Adalah and ACRI to Attorney General: Illegal to revoke Israeli citizenship of Palestinian prisoners

Adalah and ACRI: The right to citizenship is a basic right recognized in Israeli and international law; the revocation of citizenship requires extraordinary authority that is characteristic of oppressive totalitarian regimes.

On 24 April 2014, Adalah and the Association for Civil Rights in Israel (ACRI) sent a letter to Attorney General (AG) Yehuda Weinstein demanding that he refrain from approving a policy of revoking the citizenship Palestinian political prisoners classified as “security prisoners” by Israel who are citizens of Israel. The letter was written following a press release regarding a recent meeting between the AG and the Prime Minister's Office, in which the AG discussed the possibility of withdrawing the citizenship of 14 Palestinian prisoners who hold Israeli citizenship. These prisoners were deliberately discussed as they were to be released with other Palestinian prisoners as part of the negotiations between Israel and the Palestinian Liberation Organization (PLO).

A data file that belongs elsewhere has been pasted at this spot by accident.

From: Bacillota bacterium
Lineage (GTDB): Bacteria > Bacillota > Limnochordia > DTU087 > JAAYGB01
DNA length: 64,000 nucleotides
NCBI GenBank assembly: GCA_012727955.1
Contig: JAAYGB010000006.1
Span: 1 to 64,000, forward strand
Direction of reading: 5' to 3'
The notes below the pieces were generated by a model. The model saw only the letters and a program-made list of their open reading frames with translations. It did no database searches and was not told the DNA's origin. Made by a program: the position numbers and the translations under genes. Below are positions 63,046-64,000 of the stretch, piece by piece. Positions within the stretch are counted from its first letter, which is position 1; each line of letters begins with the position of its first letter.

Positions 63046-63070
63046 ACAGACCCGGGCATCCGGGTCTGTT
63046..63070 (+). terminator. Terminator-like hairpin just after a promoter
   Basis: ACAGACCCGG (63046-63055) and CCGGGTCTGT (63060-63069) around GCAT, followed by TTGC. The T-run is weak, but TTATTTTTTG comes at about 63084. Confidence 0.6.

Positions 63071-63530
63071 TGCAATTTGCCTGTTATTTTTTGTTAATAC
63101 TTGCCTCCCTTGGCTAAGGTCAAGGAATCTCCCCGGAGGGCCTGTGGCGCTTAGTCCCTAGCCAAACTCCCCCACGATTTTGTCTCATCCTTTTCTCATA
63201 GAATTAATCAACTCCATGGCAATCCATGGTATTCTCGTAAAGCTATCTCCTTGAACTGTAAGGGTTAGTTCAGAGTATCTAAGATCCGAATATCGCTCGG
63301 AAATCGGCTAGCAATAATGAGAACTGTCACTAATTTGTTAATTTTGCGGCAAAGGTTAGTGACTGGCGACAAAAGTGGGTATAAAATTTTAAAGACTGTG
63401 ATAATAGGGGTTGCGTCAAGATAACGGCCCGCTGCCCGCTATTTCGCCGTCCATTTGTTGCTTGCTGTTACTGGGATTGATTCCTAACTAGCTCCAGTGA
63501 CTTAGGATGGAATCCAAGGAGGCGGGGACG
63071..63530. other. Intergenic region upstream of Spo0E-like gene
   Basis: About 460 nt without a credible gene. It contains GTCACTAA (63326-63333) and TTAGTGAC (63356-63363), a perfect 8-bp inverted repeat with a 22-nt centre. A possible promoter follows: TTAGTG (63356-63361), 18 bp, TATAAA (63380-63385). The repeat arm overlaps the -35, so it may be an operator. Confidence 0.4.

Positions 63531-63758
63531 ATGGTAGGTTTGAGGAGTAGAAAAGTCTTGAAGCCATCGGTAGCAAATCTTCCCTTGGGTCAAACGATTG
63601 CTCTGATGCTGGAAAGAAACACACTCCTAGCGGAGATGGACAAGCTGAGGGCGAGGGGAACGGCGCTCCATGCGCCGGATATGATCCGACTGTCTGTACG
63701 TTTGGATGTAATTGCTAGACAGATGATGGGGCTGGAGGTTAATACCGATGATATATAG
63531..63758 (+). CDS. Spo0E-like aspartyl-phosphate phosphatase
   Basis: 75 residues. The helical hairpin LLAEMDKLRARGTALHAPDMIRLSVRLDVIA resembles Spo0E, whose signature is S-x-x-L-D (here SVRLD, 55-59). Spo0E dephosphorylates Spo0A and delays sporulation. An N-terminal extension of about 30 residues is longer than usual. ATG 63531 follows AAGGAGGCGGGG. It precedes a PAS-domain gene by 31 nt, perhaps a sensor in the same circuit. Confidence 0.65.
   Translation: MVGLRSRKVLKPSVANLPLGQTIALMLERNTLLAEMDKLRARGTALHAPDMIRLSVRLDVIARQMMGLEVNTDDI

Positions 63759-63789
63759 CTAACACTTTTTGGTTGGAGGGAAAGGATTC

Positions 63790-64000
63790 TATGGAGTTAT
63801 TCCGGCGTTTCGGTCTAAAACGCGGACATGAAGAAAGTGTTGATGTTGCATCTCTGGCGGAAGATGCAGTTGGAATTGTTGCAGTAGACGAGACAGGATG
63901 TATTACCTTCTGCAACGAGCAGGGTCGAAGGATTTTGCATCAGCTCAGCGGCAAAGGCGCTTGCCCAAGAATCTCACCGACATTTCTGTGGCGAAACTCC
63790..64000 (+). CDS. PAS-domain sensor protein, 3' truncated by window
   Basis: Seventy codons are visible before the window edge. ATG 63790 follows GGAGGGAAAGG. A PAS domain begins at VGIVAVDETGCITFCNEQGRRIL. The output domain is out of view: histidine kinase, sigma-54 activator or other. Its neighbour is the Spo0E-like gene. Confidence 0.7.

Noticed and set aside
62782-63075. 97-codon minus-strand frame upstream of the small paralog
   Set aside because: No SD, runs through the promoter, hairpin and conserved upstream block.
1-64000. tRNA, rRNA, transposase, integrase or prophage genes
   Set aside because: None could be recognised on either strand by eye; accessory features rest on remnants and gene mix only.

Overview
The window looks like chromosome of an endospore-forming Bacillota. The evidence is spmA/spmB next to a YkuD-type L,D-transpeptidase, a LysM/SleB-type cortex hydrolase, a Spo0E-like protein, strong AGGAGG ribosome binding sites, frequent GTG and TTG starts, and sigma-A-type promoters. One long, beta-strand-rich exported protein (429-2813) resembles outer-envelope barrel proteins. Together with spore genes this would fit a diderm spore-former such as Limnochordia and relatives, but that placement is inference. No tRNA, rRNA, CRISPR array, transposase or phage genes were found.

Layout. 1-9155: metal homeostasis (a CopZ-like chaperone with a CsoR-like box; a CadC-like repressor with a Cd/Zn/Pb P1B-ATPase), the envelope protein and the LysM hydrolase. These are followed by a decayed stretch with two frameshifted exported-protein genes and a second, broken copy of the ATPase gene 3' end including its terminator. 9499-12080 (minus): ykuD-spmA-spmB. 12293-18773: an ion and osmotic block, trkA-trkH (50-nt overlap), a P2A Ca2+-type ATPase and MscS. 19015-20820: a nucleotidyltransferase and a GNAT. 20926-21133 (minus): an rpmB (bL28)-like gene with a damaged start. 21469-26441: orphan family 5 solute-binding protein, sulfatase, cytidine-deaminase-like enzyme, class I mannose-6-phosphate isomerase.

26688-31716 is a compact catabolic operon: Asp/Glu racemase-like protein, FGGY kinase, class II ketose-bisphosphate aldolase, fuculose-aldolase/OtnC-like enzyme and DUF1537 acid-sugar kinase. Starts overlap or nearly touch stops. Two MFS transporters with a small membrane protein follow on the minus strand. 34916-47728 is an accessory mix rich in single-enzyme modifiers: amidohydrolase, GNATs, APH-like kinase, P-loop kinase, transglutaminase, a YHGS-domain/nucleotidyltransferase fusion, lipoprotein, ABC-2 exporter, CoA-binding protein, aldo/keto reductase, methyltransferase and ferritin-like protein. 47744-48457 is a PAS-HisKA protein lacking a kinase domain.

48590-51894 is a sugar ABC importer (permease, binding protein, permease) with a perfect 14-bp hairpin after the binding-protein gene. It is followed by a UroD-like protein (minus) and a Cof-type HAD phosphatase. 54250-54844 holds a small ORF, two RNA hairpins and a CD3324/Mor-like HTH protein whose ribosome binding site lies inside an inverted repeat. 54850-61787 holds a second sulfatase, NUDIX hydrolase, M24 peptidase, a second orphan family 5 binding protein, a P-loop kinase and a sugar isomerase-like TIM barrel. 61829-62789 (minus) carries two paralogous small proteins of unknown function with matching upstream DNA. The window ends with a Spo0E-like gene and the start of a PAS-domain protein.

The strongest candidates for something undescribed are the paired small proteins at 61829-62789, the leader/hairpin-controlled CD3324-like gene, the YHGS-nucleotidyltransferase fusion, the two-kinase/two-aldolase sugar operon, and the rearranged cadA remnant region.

Adalah Attorney Hassan Jabareen and ACRI Attorney Oded Feller highlighted in the letter that, in 1996, the Israeli Supreme Court considered and rejected a request to withdraw the citizenship of Yigal Amir, the assassin of Prime Minister Yitzhak Rabin. At that time, the Supreme Court acknowledged that while it is possible to condemn and reject the killing in other ways, a person’s citizenship cannot be revoked. The letter also argued that the previous AG, Menachem Mazuz, expressed his legal opinion in a 2006 letter to the Minister of the Interior, which noted that the validity of withdrawing a person’s citizenship on the basis of a "breach of trust" requires extraordinary authority that does not exist in most countries.

Adalah and ACRI argued in the letter that the revoking citizenship and expelling citizens from the state for “breach of trust”, is a characteristic of oppressive totalitarian regimes. The right to citizenship is a basic right that is recognized in the 1948 Universal Declaration of Human Rights, and has since been updated with international obligations to ensure the right of citizenship and protection. Furthermore, Israel has recently committed to reduce the phenomenon of statelessness, and to formulate specific policies in this regard.

The letter also emphasized, “The right to citizenship is a right that must be equally protected…We once again stand in front of an extreme and repressive use of power in order to withdraw the citizenship of Arab citizens of Israel. The abuse of power is used to affirm a position that is humiliating and discriminatory, and does not implicitly recognize the citizenship of Arabs in Israel.”